U.S. Court determined to add a video is not a crime
A U.S. court found that inserting videos infringing on a website is not a crime. The case began with the company MyVidster, who inserted a copyrighted video version of Flava Works (a producer of porn) in one of their sites. The video was hosted by another service.
Flava Works filed suit against MyVidster in 2010, and today Judge Richard Posner found that there was no crime. MyVidster “does not touch the stream of data,” and therefore is not hosting the offending video, but links to the versions that are hosted elsewhere on the web.
Does this sound familiar? Sites such as CUEVANA dedicated to embed videos that are hosted elsewhere on the web, without touching the data stream.
MyVidster “was not driving the exchange, which does not encourage the violation. According to the judge, making MyVidster not be very different than what a newspaper announcing the cinemas in which emit a movie. “Submitting contact information or communication and make a direct infringer MyVidster erase the distinction between direct infringement and taxpayer, and make it become the provider of such information on an offender even if he did not know that the job that is leading the visitor the website was protected by copyright. “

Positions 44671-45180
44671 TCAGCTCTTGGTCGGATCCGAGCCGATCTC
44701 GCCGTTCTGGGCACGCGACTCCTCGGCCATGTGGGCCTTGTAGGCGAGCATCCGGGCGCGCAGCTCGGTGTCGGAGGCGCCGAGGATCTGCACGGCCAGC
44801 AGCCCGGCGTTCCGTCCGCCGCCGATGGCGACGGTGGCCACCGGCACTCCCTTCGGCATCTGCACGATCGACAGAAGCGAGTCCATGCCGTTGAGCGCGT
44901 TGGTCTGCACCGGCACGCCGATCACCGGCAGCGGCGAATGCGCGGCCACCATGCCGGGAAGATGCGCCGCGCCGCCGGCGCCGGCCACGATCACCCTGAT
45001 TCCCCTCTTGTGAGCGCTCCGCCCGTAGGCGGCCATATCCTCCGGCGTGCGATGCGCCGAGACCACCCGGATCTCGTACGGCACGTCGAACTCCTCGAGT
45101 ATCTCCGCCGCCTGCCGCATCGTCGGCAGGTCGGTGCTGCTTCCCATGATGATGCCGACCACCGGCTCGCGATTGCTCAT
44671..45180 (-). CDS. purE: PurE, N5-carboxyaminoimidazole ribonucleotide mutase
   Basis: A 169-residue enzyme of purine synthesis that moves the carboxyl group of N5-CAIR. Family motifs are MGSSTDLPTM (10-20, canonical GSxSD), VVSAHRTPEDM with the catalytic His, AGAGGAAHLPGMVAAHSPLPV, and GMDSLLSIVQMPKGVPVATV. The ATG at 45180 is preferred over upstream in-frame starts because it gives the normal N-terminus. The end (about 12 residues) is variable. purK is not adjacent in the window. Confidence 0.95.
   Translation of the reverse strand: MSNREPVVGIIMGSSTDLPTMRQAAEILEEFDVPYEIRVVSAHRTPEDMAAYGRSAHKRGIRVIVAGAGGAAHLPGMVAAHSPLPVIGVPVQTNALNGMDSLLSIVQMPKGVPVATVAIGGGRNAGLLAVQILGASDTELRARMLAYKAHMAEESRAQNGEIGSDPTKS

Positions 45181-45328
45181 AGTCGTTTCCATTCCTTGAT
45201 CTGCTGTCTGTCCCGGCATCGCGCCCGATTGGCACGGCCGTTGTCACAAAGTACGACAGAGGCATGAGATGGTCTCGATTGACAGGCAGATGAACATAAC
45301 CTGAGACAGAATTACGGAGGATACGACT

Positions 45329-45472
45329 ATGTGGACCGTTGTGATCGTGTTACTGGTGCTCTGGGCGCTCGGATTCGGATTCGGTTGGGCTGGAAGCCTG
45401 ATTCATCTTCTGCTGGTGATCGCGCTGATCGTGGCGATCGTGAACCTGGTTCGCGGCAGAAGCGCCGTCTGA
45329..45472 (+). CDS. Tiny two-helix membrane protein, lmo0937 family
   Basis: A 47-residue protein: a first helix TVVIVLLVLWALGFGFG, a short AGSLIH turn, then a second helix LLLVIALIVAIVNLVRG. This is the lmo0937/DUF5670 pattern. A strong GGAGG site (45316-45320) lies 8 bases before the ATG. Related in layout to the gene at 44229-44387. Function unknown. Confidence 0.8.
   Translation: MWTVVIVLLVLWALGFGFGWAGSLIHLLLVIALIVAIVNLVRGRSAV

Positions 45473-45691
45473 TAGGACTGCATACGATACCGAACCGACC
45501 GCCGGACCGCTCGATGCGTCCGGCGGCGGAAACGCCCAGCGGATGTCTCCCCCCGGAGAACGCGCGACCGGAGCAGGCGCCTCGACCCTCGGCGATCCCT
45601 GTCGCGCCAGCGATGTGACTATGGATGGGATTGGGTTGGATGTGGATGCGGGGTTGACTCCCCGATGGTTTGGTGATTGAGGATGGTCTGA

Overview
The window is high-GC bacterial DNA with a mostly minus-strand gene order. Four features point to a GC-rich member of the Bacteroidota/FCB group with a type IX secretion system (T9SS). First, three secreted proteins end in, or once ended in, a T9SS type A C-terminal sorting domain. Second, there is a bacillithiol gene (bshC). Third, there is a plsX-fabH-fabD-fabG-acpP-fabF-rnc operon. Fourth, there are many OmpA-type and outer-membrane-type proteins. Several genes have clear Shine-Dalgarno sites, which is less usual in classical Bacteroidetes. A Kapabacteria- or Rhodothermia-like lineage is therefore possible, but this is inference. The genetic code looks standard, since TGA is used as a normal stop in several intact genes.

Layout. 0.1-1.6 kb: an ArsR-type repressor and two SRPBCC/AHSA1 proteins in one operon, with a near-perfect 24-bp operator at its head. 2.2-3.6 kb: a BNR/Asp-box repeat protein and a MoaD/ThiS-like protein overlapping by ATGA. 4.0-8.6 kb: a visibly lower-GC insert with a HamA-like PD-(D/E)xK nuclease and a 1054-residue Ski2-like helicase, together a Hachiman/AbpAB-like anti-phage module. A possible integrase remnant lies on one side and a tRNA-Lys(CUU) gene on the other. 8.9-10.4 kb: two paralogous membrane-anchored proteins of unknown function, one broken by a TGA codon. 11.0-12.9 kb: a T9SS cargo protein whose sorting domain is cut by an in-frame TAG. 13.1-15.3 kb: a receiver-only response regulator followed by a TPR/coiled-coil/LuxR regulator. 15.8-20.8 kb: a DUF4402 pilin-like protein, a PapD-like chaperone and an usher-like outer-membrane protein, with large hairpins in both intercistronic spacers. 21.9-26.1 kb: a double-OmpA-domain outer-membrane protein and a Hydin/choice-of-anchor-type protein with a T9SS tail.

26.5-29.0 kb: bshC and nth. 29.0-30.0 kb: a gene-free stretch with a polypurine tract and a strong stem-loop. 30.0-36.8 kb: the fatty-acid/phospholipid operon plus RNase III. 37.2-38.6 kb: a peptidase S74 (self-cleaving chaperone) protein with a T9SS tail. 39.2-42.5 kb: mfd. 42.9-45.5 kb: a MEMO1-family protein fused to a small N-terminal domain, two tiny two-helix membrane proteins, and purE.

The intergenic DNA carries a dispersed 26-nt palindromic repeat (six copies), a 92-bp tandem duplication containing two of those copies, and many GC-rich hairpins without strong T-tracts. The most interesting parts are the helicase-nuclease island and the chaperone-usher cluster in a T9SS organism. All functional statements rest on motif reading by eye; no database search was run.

Google and Facebook MyVidster supported in his defense, noting that sites should be viewed as intermediaries only and should not be held responsible if someone upload copyrighted material to their servers. The Electronic Frontier Foundation also expressed support for this position.
In the other corner, the Motion Picture Association of America (MPAA) supported Flava Works.
It is unclear how this case will impact other trials in the U.S., but could have major consequences. For example, there is the case of Richard O’Dwyer , who is being extradited to U.S. to have a site that linkeaba content protected by copyright, without lodging any of them.Copyright, embed, insert, Justice, U.S., video